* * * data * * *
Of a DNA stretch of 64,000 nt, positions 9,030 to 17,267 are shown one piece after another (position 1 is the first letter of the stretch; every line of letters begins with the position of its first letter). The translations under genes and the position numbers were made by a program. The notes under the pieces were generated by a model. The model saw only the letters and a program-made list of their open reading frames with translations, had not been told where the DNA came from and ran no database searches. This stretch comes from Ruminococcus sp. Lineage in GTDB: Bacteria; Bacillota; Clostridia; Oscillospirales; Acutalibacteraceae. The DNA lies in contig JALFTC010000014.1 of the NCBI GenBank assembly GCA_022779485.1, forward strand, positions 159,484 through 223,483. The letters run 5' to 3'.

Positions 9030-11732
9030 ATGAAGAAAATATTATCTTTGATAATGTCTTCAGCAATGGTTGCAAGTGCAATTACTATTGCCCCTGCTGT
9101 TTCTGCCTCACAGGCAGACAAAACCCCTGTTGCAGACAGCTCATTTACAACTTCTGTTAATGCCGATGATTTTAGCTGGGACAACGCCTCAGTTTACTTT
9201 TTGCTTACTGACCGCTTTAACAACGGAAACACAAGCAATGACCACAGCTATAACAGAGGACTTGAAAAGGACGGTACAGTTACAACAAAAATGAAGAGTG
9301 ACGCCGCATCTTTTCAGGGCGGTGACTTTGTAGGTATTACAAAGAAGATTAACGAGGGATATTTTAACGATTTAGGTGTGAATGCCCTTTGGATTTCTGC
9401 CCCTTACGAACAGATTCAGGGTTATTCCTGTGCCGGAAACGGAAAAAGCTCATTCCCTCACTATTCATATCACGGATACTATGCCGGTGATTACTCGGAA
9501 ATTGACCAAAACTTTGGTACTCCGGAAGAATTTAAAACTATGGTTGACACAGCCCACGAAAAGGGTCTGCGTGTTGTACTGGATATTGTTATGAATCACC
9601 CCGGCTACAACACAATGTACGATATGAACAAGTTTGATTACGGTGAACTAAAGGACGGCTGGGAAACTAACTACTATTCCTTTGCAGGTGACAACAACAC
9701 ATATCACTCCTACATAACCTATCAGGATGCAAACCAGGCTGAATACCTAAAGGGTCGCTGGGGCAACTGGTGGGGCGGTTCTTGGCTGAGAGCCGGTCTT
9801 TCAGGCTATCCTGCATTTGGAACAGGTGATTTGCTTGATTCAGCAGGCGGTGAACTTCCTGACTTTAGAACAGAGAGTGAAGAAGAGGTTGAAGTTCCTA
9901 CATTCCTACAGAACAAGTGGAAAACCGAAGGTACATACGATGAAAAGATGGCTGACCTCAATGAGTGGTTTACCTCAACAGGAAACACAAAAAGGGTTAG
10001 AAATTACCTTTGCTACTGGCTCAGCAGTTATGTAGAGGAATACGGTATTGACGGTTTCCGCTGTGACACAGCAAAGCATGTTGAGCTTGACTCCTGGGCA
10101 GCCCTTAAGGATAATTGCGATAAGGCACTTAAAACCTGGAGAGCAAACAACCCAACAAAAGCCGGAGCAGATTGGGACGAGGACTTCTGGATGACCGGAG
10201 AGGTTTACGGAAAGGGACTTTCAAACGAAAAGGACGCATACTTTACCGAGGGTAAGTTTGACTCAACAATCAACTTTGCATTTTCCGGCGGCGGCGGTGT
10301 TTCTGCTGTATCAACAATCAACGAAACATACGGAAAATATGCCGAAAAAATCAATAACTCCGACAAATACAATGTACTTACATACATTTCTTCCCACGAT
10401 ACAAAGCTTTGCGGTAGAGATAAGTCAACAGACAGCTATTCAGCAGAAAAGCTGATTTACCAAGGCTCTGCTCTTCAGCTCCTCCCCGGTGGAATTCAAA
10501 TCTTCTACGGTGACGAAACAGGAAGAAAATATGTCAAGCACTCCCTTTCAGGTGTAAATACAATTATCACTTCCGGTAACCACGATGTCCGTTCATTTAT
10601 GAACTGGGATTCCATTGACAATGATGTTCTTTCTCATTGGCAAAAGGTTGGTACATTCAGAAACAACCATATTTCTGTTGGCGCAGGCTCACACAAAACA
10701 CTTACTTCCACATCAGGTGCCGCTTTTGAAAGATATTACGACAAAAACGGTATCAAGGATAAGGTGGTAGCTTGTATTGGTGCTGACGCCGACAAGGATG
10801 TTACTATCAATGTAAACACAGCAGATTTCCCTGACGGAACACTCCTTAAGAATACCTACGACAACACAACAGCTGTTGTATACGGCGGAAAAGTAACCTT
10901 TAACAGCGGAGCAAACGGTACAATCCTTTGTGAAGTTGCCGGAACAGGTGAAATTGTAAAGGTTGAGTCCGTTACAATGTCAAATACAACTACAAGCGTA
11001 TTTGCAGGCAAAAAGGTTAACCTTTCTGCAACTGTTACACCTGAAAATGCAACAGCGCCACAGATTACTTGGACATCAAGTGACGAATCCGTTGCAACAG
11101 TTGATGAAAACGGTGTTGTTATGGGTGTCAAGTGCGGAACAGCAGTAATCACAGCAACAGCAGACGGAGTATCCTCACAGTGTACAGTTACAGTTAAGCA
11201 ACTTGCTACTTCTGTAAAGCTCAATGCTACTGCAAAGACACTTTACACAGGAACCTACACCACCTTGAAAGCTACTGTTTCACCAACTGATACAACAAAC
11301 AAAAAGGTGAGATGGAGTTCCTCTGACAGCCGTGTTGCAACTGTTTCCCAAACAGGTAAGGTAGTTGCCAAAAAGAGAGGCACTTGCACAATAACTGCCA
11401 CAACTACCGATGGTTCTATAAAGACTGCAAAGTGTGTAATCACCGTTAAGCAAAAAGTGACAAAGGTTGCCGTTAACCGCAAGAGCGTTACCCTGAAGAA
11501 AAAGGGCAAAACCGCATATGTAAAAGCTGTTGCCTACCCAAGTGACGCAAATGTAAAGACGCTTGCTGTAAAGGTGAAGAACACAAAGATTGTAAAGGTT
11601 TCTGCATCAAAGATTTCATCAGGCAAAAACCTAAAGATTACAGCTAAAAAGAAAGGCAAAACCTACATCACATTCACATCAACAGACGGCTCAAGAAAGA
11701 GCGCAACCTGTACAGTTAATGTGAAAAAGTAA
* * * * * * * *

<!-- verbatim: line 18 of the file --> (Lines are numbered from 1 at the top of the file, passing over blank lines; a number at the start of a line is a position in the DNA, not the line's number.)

10501 TCTTCTACGGTGACGAAACAGGAAGAAAATATGTCAAGCACTCCCTTTCAGGTGTAAATACAATTATCACTTCCGGTAACCACGATGTCCGTTCATTTAT